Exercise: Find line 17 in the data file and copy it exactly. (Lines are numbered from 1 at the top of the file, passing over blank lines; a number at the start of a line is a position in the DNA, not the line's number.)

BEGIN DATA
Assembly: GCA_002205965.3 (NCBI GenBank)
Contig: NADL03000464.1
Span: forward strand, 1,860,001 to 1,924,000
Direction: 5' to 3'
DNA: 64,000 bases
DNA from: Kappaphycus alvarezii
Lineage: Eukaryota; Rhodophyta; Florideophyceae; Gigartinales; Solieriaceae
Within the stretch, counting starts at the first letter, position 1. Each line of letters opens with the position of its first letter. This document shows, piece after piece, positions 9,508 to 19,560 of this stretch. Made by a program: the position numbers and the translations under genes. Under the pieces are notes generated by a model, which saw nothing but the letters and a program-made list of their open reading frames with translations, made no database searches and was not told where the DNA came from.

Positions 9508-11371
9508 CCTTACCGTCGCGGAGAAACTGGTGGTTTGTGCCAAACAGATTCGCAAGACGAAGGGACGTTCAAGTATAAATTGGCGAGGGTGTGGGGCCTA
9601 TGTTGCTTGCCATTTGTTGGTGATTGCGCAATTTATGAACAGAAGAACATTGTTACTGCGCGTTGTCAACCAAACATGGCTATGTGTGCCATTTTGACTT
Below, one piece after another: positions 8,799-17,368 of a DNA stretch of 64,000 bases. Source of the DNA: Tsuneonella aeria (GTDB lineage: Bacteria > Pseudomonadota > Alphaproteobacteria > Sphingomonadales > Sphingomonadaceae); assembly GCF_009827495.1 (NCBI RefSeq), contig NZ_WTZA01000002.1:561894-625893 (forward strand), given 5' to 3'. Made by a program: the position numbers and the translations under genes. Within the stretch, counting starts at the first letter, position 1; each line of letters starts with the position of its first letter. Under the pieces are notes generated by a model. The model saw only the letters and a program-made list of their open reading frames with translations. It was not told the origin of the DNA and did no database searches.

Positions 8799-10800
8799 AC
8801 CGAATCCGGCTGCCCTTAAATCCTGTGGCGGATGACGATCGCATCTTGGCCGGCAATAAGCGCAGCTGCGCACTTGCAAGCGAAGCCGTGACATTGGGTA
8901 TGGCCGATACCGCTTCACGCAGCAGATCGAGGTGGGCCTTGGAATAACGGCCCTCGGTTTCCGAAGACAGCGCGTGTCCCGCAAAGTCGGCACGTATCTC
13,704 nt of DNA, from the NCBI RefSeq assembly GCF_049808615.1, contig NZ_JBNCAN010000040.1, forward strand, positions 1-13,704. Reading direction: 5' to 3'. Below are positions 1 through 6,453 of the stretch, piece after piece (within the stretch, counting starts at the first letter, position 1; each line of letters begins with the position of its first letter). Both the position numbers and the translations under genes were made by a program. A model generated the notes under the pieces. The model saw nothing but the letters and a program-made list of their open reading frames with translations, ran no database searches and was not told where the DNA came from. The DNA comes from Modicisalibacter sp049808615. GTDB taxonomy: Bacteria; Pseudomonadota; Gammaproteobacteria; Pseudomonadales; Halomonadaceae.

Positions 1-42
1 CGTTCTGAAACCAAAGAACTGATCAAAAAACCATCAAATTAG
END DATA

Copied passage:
13,704 nt of DNA, from the NCBI RefSeq assembly GCF_049808615.1, contig NZ_JBNCAN010000040.1, forward strand, positions 1-13,704. Reading direction: 5' to 3'. Below are positions 1 through 6,453 of the stretch, piece after piece (within the stretch, counting starts at the first letter, position 1; each line of letters begins with the position of its first letter). Both the position numbers and the translations under genes were made by a program. A model generated the notes under the pieces. The model saw nothing but the letters and a program-made list of their open reading frames with translations, ran no database searches and was not told where the DNA came from. The DNA comes from Modicisalibacter sp049808615. GTDB taxonomy: Bacteria; Pseudomonadota; Gammaproteobacteria; Pseudomonadales; Halomonadaceae.